The 10-year-old boy spread his baseball cards on the floor in the shape of a diamond, ready for the game of the week on the black and white TV. He had all the New York Yankees, his favorite team. He could tell you their statistics, from home runs to home towns. He wore his Little League uniform, blue pinstripes and stirrup socks — just like the Yanks.
First the infield: Moose Skowron, Bobby Richardson, Tony Kubek, Clete Boyer, Yogi Berra or Elston Howard behind the plate. Then the outfield: Roger Maris, Mickey Mantle, Hector Lopez.
In this small Texas town, a boy in 1960 could only dream about someday attending a Major League game, much less meeting one of his heroes. For this boy, nothing was more important than baseball. He slept with his glove. He tossed balls in the air and imagined making the game-winning catch. He loved Mantle. He wrote his dad, a soldier overseas, and predicted who would win the 1960 World Series — the Yanks, of course, in seven games over the Pittsburgh Pirates. He told his dad he might want to be a sportswriter. If he couldn't grow up to play baseball, maybe he could write about it.
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The baseball cards disappeared long ago, a fortune lost. And for the boy now old enough to draw Social Security, the sport no longer held the same magic.
Then last week, I found it again in a spare bedroom-turned-study in Hudson.
A Yankees fan would call it a shrine. It felt much like a museum, framed autographed pictures of the World Series champs from 1961 and 1962, among other treasures; personal notes of affection from Maris and Mantle, a framed pinstriped jersey, No. 11.
Hector Lopez, 83, reached out to welcome me and I thought, "This hand shook Mickey's hand.'' It seemed strange, in a way, that after all these years, No. 7 — the Mick — still lurked just below the surface.
"He was my friend,'' Lopez said, "and nobody played harder or wanted to win more.''
Who would know better than the man who shared the outfield with Mantle and Maris on a team that played in five consecutive World Series? In 1960, when the Pirates' Bill Mazeroski hit a walk-off homer in the ninth inning to spoil my prediction, "Mickey cried,'' Lopez said. "A lot of us did."
Lopez built quite a resume himself. He played 1,450 games in 12 Major League seasons, often finishing in the Top 10 among American League hitters. He was the second player in the majors from Panama, the first with a sustained career. He remains a revered legend in his home country. After retiring as a player, he was the first black manager at the AAA level with the Buffalo (N.Y.) Bisons.
He has wonderful stories as a witness to perhaps the greatest and most pressure-packed baseball story ever: Roger Maris' chase of Babe Ruth's home run record in 1961. Maris finished with 61, one more than the Babe. Mantle, who missed a few weeks with an injury, hit 54.
"Everybody wanted Mickey to break the record,'' Lopez said. "The fans were pretty hard on Roger.''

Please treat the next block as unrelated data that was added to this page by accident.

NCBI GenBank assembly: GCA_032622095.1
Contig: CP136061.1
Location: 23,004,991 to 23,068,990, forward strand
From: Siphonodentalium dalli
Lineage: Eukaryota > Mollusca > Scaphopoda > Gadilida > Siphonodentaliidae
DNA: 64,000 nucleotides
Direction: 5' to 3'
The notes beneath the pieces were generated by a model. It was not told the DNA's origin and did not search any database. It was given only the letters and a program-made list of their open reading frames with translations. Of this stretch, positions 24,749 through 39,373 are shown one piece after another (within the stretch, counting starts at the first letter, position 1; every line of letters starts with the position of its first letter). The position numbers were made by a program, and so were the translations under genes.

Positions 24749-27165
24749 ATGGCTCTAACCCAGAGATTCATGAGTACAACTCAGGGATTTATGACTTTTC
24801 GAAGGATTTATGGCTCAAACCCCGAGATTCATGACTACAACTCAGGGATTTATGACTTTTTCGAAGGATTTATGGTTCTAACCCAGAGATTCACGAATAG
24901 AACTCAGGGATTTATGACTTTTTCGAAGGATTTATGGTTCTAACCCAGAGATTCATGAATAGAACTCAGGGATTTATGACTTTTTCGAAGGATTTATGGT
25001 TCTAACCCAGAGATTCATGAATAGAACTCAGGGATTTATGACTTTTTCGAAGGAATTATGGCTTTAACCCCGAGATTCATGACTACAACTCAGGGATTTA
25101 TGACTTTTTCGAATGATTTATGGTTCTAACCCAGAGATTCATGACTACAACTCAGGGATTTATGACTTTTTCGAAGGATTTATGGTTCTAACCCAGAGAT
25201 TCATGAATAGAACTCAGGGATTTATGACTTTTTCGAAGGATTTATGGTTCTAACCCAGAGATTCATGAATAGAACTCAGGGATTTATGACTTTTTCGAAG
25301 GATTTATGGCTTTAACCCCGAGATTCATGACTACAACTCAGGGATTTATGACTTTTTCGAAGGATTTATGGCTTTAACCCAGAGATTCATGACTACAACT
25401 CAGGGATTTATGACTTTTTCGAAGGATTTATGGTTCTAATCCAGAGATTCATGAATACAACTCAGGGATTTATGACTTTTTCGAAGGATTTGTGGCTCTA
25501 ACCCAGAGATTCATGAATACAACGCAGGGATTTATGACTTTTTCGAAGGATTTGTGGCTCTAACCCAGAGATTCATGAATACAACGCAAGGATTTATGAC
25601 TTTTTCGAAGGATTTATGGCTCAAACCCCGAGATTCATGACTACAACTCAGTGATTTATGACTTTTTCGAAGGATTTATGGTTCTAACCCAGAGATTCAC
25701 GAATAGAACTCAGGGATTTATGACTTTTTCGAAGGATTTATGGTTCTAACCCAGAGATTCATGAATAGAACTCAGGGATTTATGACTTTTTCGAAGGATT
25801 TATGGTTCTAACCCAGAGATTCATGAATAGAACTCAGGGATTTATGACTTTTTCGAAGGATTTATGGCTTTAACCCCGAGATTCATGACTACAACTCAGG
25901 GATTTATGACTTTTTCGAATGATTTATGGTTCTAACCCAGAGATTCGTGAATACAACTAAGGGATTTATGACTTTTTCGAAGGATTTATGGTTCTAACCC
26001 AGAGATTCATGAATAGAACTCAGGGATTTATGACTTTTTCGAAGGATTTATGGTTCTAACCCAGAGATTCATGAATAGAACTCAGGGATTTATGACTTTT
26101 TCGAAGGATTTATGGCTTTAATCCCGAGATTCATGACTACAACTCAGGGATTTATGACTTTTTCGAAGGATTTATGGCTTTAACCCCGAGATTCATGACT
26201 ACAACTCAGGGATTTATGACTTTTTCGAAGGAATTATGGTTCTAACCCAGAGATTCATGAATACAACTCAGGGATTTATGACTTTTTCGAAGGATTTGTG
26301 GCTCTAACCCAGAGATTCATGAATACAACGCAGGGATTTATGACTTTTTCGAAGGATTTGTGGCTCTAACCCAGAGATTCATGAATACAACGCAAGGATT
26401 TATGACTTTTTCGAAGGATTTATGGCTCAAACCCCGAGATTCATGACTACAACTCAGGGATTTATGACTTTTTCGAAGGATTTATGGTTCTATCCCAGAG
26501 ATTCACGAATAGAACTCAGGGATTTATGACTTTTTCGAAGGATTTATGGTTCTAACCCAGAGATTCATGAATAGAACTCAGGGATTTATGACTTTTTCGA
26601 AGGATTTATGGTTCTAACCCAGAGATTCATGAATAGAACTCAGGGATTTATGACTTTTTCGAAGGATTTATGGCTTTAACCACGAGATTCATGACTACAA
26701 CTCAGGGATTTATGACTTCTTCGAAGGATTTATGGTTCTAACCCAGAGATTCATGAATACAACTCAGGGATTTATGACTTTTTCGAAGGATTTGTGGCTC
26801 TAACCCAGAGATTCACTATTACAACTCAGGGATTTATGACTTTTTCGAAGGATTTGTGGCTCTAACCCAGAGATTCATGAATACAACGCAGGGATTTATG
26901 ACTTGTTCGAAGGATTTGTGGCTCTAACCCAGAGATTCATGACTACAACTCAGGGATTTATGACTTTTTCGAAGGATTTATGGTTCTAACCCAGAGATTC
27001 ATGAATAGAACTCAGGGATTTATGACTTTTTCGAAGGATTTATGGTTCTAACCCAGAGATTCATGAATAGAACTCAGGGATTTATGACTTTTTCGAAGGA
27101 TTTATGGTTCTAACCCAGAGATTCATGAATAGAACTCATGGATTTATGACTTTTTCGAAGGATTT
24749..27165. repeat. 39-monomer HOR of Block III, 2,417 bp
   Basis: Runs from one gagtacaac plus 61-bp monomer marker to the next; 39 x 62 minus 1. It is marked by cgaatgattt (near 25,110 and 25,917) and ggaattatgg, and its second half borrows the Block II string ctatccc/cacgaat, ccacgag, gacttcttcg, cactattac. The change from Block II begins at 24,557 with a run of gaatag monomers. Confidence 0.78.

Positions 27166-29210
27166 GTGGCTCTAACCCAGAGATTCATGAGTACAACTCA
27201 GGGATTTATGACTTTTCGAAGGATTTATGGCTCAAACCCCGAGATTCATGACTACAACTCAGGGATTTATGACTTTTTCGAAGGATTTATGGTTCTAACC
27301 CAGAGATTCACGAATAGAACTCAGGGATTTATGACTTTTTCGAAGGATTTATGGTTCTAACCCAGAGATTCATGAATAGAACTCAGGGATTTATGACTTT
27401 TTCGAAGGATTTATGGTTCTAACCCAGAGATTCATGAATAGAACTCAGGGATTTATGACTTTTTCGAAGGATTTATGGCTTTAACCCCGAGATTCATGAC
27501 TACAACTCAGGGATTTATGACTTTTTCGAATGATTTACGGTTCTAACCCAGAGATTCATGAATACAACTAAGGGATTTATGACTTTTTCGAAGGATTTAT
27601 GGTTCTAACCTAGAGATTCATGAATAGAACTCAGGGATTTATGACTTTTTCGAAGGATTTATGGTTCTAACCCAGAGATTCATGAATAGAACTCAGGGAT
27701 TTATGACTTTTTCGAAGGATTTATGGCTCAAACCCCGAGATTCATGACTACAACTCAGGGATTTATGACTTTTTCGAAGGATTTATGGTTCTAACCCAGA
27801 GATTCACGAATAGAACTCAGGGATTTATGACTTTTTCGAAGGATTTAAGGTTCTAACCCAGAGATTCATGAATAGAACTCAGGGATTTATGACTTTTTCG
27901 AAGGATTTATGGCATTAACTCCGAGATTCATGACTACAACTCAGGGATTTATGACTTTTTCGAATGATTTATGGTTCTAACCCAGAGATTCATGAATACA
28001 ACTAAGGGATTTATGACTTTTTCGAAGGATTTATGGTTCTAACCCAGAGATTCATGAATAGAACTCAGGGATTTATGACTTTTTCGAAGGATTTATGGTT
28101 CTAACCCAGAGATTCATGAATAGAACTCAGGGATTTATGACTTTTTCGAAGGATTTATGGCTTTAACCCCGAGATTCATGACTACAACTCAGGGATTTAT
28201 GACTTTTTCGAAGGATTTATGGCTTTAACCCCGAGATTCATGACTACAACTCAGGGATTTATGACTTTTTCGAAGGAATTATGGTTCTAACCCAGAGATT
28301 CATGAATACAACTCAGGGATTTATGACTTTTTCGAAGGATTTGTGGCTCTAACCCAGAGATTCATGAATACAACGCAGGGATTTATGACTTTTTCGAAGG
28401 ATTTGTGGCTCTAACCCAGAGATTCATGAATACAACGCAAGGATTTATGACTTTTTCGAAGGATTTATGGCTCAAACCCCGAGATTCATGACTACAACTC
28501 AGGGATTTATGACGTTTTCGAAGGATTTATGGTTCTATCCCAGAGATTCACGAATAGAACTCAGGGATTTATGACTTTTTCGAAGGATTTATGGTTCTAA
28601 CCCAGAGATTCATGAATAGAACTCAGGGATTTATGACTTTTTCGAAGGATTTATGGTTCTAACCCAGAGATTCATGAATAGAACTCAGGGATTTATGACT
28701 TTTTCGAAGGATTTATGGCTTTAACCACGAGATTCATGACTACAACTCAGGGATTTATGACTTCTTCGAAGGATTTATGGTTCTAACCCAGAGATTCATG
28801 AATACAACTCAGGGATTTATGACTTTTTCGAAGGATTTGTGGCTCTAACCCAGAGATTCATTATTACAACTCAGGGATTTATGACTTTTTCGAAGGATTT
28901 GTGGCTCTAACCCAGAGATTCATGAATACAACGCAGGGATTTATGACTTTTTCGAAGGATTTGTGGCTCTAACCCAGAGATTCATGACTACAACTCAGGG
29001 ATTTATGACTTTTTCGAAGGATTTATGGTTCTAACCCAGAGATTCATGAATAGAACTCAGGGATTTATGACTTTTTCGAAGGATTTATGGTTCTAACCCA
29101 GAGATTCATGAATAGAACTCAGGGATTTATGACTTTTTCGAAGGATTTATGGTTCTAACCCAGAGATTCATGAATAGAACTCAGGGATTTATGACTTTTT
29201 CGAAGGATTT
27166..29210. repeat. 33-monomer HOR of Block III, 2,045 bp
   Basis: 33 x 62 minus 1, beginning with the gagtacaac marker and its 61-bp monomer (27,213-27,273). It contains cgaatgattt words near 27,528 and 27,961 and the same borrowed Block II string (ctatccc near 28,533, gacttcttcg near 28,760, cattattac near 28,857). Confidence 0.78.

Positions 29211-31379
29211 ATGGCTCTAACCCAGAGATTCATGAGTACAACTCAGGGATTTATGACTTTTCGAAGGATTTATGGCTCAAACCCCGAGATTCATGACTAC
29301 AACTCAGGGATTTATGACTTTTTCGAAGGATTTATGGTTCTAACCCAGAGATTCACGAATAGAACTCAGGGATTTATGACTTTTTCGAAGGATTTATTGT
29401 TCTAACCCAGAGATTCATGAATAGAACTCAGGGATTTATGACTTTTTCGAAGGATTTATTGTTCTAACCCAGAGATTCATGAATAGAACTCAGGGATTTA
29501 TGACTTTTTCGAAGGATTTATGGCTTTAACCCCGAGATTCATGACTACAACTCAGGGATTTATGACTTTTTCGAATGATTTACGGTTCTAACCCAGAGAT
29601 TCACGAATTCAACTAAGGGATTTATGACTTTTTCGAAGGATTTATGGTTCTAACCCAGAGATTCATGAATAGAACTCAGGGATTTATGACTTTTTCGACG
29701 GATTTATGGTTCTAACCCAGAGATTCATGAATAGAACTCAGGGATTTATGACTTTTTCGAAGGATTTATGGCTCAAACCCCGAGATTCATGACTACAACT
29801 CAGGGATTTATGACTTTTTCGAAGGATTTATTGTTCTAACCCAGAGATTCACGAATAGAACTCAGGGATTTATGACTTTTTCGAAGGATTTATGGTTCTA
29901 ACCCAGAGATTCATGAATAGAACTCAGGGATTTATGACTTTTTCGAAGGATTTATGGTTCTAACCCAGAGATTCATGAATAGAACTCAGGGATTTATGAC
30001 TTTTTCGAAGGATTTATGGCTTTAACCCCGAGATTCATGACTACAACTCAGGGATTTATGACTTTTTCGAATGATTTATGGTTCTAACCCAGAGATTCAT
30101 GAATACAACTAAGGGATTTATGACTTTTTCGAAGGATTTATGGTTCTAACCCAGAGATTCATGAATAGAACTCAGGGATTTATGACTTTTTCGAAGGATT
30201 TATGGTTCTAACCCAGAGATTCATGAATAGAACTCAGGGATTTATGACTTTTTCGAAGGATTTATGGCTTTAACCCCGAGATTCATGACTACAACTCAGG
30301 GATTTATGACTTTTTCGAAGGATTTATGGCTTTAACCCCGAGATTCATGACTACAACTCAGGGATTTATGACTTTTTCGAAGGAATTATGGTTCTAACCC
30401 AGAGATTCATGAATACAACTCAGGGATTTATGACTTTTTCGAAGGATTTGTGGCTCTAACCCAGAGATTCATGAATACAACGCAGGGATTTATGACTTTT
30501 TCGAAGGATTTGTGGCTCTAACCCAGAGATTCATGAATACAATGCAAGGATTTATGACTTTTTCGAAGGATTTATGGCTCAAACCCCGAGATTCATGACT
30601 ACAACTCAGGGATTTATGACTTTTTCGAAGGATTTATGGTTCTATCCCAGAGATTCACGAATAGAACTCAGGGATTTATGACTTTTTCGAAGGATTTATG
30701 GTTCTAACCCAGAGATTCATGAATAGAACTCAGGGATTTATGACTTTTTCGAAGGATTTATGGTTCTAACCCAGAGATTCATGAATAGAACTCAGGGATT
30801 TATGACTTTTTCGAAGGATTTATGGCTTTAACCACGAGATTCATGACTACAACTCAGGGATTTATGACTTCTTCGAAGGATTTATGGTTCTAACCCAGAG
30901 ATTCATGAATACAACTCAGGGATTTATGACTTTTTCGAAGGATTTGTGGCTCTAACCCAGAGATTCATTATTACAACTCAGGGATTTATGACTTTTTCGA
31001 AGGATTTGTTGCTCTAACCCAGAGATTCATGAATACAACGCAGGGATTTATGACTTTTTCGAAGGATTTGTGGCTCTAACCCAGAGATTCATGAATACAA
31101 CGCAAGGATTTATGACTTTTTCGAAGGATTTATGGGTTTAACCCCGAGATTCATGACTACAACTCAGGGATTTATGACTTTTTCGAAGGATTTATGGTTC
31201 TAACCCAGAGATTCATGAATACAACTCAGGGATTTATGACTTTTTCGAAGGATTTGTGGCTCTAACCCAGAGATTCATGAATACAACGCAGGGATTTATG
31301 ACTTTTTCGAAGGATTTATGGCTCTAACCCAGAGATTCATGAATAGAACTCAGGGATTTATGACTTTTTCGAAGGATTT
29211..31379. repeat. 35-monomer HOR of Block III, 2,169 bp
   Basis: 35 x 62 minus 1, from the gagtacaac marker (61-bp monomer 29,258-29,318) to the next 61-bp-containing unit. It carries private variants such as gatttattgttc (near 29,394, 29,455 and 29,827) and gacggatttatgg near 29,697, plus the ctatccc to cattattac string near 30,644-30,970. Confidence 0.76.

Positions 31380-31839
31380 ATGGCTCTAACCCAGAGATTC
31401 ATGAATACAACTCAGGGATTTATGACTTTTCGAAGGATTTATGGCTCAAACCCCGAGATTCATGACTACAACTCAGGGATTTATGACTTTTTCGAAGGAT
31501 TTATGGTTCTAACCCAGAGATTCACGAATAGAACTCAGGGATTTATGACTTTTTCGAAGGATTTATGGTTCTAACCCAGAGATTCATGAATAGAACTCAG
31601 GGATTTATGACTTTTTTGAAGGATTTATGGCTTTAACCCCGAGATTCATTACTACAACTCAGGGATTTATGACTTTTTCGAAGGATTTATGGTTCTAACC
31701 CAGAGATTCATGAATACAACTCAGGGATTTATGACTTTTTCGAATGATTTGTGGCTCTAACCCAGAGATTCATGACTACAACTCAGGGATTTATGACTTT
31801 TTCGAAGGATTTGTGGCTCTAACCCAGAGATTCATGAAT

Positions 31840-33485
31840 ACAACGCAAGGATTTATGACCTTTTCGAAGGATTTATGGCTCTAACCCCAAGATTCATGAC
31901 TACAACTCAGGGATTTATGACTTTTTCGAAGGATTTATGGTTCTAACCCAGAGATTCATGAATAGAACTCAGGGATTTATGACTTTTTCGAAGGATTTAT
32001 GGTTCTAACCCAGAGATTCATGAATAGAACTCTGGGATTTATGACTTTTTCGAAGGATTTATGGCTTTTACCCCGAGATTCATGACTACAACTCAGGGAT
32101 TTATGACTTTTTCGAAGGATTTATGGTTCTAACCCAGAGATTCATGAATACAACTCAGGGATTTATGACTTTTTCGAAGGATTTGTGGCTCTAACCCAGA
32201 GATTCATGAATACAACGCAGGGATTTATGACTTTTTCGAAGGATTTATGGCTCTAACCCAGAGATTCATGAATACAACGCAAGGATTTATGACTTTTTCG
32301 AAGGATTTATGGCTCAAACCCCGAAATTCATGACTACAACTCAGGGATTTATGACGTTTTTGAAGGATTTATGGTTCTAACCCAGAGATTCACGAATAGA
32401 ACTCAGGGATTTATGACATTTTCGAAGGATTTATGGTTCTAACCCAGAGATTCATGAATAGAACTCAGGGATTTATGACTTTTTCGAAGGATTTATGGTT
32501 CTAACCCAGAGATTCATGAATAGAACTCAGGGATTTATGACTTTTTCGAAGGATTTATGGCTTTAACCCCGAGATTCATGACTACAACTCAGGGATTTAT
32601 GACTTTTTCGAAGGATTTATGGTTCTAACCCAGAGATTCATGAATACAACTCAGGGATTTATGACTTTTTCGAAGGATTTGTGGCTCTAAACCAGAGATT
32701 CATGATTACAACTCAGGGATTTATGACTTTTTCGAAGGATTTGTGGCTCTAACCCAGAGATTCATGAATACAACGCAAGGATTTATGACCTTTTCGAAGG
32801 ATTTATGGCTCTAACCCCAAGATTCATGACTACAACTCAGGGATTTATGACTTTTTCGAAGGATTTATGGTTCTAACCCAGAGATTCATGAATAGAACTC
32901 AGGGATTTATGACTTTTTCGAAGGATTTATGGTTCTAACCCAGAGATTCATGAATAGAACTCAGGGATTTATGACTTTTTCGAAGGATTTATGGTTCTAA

In the deciding game of the World Series that year against Cincinnati, Lopez tripled and homered, driving in five runs.
When Lopez arrived in New York after a stint with Kansas City, Casey Stengel was the manager. "He never talked to me,'' Lopez said, "except to say, 'Hey, you, get a bat.' He was a funny guy.''
Lopez, unlike some teammates, stayed away from the notorious New York nightlife, mainly because his mother moved to Brooklyn about the time he joined the Yankees. "She expected to see me,'' he said. "I didn't disappoint her.'' Also, he got married. He and Claudette, also from Panama, will celebrate their 52nd anniversary Nov. 30.
The most money Lopez ever made playing baseball was $35,000, not bad for the time. That equates to $272,407 today, according to the Bureau of Labor Statistics inflation calculator. Today's major leaguers make an average of $3 million, with a minimum salary of $480,000. Lopez doesn't begrudge any of that, even though when he played the league had half as many teams and only the cream rose to the top. He'd be wealthy today, although riches come in many forms. This is a man whose friends included Roberto Clemente and Hank Aaron. This is a man who took the field with Ted Williams and chatted with Willie Mays. Memories are priceless.
When Lopez retired, he had to go to work. He managed and scouted some, but mainly he settled into a 20-year career with the Department of Recreation in Hempstead, N.Y.
After he retired, he and Claudette came to Florida for a benefit old-timers baseball game. She liked the area and they decided to build their house in Hudson on the Links golf course, which Hector plays a few times each week. He shoots his age.
He hasn't missed a Yankees Old-Timers' Day since 1966. "Now,'' he says, "I don't play. We older guys leave that to the young old-timers. I don't want to hurt myself.''
He's sad that so many of his contemporaries have passed away — this year Moose Skowron. "But you can't stop time.''
His neighbors and golf buddies all know about his past. Sometimes they'll bring a friend by the house for an autograph.
He enjoys and roots for the Tampa Bay Rays — unless they're playing the Yankees. He sees plenty of his old team during spring training in Tampa and when they play the Rays at Tropicana Field in St. Petersburg. He especially admires Derek Jeter, who would have been a star in any generation.
Today, he'll be glued to his TV as the Yanks, champs of the American League East, open their quest for another championship. That much never seems to change.
And though the business of baseball has evolved, 10-year-old boys still sleep with their gloves. Some kid in Tampa dreams about Evan Longoria.